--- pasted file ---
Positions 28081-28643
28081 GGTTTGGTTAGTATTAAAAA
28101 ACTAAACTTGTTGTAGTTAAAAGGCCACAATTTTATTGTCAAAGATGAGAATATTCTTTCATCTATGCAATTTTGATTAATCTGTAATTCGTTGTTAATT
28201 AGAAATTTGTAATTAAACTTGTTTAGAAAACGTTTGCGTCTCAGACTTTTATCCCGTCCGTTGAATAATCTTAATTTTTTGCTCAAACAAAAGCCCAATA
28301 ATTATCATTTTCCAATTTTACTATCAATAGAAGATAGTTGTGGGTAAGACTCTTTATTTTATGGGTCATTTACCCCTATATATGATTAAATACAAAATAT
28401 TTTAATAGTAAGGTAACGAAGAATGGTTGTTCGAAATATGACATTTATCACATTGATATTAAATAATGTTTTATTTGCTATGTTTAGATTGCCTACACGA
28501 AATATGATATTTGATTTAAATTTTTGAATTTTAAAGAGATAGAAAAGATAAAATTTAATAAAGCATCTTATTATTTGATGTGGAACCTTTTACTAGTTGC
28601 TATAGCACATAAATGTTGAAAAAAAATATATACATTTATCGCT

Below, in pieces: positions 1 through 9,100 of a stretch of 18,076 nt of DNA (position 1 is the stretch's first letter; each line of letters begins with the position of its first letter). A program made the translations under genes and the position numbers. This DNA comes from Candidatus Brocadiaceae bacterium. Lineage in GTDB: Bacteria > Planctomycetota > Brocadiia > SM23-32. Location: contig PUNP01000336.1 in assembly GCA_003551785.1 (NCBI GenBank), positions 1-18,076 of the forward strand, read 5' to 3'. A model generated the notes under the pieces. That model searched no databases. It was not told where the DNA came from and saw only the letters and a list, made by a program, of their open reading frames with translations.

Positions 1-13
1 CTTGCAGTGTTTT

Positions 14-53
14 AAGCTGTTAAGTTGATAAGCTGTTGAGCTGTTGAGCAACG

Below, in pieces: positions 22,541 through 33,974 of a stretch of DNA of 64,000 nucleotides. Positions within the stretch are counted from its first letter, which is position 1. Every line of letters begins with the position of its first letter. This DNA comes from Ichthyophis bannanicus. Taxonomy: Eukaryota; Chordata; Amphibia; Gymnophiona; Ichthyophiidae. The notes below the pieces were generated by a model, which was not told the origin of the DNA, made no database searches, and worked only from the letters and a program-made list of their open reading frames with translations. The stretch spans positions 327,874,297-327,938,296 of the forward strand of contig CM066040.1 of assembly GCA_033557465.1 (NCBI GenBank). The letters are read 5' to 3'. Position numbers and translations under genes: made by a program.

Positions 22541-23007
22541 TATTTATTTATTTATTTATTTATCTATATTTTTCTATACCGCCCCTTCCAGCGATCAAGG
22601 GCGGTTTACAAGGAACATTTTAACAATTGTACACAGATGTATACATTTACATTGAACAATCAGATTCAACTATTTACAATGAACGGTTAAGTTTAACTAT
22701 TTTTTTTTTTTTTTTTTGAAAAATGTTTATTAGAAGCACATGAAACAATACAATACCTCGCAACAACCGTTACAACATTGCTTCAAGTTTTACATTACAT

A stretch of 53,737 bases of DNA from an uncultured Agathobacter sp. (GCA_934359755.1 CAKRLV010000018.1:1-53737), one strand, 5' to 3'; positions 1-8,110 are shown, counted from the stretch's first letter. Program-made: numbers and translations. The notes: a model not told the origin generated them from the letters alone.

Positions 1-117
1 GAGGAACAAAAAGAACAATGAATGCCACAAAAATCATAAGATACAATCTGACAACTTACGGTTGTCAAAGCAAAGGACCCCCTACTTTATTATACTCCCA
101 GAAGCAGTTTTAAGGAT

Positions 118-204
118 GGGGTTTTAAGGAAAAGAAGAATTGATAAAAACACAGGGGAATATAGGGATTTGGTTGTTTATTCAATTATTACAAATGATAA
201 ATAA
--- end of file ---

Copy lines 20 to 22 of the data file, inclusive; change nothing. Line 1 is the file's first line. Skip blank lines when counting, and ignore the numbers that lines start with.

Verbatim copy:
Positions 1-117
1 GAGGAACAAAAAGAACAATGAATGCCACAAAAATCATAAGATACAATCTGACAACTTACGGTTGTCAAAGCAAAGGACCCCCTACTTTATTATACTCCCA
101 GAAGCAGTTTTAAGGAT